Too Young to Retire. Old Enough to Die.

**I am sorry. Knowing better, I used a culturally insensitive image for this post originally. It was lazy, sloppy, and unfair to think that because I am in pain, I am allowed to push the envelope in ways that are harmful to other people. I am sorry for my oversight. The appropriation of The Day of the Dead (Día de Muertos) is rampant, and therefore should not be used even in jest or for dramatic effect. This holiday is meant to honor those who have passed on to the afterlife, and when gringos (like me) use it, we mock a culture that deserves our respect. 

In the process, I hurt some friends whom I didn’t intend to harm in any way. Also, by excusing myself, even just for a minute, I became a part of the ironic/hipster racism that plagues our country and world because of artists and thinkers lacking the foresight to see the harm in inflicts. I am very ashamed and sorry. 

Further, I used snapchat to get the effect, thereby making it even easier for anyone with a smartphone to appropriate a culture for their pleasure. I am going to write snapchat a letter, and I recommend you do too. 

Lastly, I want to be clear– in the new image, I am NOT wearing a turban. It’s a Dolce & Gabanna beanie. **

The searing pain in my in my right ribcage was becoming unbearable. Sitting, standing, laying down: I could not escape the dull knife that had been theoretically lodged between ribs for the past couple of days. My friend insisted, “You need a doctor!” Irony is, she is a doctor… but not the kind I needed, and I am a tough guy, so I initially refused. With each move, each cough, each breath, I grimaced. And it was then I declared, “I’m dying.”

I called my doctor and I received their medical suggestion via voicemail later in the day: Mucinex. I thought to myself, I don’t need Mucinex! It’s my ribs! It’s not inside! People kept insisting that I needed decongestant, but I am not congested. I deduced that because I have had a cough for months, my ribs were injured due to the stress of coughing. Yeah, that’s a thing! I called my doctor back and left a message:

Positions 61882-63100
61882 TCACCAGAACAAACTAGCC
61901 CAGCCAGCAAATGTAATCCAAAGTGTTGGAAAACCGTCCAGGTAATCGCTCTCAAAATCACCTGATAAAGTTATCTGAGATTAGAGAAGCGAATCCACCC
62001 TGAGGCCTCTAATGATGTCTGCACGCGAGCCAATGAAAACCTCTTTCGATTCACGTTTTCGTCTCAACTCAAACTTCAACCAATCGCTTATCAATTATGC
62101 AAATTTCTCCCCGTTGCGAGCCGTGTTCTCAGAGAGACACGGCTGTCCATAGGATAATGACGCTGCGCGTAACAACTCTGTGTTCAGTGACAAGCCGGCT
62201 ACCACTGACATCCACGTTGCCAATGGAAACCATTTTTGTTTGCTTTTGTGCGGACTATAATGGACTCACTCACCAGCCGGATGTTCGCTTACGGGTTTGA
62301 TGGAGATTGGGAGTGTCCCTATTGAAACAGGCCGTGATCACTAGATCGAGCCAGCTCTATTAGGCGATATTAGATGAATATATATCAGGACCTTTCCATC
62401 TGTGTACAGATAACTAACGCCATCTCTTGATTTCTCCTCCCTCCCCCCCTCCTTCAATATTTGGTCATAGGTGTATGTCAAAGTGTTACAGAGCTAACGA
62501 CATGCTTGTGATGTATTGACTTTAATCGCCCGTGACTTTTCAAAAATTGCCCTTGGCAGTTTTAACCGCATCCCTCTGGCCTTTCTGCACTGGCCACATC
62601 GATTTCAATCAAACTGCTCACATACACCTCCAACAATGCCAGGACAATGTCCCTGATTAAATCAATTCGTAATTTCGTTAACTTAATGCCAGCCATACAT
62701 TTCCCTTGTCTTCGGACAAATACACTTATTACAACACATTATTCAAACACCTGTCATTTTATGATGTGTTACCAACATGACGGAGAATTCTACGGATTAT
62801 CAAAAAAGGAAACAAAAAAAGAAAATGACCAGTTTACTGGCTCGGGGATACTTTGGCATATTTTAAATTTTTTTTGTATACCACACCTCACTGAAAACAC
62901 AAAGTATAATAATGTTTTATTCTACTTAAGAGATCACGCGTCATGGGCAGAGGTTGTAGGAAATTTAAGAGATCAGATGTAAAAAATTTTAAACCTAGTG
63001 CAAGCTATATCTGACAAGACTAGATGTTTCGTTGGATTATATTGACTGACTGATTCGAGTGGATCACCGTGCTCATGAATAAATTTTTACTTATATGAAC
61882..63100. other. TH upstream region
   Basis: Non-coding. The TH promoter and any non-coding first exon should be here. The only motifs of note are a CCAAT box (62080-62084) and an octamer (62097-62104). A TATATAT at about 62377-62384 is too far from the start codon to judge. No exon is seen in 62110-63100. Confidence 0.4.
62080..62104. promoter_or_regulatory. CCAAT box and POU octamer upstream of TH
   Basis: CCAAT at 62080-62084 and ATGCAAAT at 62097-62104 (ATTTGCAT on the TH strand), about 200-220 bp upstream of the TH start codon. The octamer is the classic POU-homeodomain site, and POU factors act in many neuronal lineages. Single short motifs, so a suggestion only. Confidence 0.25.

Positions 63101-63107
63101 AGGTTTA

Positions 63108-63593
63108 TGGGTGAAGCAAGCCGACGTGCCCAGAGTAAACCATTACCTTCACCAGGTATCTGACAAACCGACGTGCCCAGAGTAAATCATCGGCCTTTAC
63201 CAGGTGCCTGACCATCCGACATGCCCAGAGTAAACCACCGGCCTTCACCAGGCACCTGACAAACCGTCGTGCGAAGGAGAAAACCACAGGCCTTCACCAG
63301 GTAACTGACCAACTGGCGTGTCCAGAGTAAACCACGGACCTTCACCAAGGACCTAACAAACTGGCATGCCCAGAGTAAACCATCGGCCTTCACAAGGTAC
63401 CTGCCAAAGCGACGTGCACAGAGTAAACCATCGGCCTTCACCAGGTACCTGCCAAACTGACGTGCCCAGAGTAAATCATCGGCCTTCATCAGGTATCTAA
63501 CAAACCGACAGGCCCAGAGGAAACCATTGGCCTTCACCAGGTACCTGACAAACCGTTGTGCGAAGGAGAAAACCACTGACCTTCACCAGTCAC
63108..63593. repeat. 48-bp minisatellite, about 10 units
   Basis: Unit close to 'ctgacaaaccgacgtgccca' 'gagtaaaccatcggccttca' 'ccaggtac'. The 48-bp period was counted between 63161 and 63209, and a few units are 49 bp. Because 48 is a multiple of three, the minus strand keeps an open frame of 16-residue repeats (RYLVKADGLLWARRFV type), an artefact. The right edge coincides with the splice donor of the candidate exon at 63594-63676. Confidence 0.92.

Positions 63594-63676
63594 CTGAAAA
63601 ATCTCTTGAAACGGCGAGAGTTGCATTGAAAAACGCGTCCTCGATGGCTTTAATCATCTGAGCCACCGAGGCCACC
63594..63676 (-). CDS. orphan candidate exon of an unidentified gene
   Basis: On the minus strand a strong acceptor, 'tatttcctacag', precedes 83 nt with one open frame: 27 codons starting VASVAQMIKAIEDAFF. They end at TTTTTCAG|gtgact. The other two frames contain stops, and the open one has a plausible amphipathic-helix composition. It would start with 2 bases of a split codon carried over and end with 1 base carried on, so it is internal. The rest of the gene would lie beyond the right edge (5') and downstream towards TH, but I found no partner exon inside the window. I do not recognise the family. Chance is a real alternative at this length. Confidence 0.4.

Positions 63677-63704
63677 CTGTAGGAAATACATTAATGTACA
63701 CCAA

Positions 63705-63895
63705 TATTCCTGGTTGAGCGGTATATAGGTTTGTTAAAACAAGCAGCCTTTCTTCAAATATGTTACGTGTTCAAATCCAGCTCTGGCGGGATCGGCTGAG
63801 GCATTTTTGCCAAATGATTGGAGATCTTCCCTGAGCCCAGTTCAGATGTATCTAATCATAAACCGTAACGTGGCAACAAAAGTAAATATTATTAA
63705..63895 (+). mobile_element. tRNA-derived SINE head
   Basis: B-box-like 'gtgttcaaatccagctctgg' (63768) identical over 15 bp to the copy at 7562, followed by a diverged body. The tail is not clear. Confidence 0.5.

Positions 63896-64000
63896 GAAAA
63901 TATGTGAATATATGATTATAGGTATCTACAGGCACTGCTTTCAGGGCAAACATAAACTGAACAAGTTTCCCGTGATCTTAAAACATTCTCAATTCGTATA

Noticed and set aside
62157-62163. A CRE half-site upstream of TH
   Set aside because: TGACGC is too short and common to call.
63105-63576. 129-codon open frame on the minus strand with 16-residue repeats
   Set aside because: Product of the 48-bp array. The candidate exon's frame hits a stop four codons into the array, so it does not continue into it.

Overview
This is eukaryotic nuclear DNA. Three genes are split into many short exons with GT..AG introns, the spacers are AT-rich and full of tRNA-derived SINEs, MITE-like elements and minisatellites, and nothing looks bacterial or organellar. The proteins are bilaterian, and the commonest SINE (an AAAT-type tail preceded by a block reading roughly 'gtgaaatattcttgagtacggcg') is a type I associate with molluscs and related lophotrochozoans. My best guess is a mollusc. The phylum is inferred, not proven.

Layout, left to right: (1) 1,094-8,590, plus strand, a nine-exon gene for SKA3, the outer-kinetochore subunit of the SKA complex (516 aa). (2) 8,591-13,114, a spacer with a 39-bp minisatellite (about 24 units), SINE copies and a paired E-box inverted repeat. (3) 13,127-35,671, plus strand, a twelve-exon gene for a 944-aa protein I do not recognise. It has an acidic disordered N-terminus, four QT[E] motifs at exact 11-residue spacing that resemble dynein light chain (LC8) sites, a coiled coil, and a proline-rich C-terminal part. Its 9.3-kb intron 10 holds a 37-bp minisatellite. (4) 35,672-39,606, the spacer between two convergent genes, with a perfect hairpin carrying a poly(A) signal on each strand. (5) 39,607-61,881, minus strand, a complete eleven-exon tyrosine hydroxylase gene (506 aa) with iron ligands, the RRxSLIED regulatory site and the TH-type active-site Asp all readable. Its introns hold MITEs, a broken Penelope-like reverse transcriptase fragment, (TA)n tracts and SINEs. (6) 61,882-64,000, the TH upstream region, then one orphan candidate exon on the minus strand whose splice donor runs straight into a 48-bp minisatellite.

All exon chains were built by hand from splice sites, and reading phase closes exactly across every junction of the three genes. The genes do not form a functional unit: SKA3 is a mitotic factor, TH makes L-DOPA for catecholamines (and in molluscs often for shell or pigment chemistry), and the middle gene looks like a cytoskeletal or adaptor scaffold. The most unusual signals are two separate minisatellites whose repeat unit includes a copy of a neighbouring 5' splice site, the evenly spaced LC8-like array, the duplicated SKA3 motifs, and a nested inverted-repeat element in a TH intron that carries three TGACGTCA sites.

Hi. It’s Nathan. Here’s the thing… I don’t need Mucinex. In fact, after getting treated for strep throat at urgent care, I started Mucinex. That led to near-death-amounts of coughing and mucus expulsion— then I was treated for bronchitis at your clinic. After THAT round of antibiotics was complete, which you weren’t even sure I needed since most cases of bronchitis, as you also mentioned to me at the appointment before writing me the prescription, are viral, my ribs started kicking my ass. Figuratively, of course. So, NO. I actually don’t need Mucinex. I don’t know if I need anything from you, since you want to give me Mucinex. So, I am going to urgent care… AGAIN, because you don’t have time for me… and obviously would result in a prescription for Windex or something. In fact, what I need from you is… <the machine cut me off>

I proceeded up the street to urgent care, as promised in my message to the doctor. I checked in and within minutes I was in the examination room. They started off with vitals and I explained why I was there: rib pain. I let them know what my health looked like for the past two months. Among the completion of vitals and history, the nurse came in and asked me to put on a gown for the X-rays and the EKG they would need to take. X-rays sure… but why an EKG? I later found out that they interpreted “rib pain” as “chest pain.” They thought I was having a heart attack! I guess it’s better to be thorough than to ignore the “chest pains” they told me I was having. So, they did about ten X-rays from various angles and then I was led back to the examination room for the EKG. I asked the technician, “What is this for?” The technician explained to me what the test would be used for, while shaving patches of hair off my chest for the pads to be applied. I was like, “Whoa whoa whoa. What do you think you’re doing?” She explained that she had to shave my chest to apply to the pads… “ALL OF IT!?” She laughed and reassured me that it was just in three spots, and she would make it look good. I allowed her to proceed.

Once the electrodes were affixed, she took the first reading. With an extremely perplexed look on her face, she told me to relax while she did it again. The look returned three more times before she told me to hang out while she went and talked to the doctor. This was sign number two: I am dying.

After minutes that felt like weeks, she returned and said, you’re all good! I wanted to interrogate her about the lack of poker face, but let it go. She handed me a copy of the EKG as a souvenir. Then the doctor came in with the results of my X-rays. “Good news!” he exclaimed. “Your ribs are not broken. You probably just slept on your side wrong and that’s what’s going on…”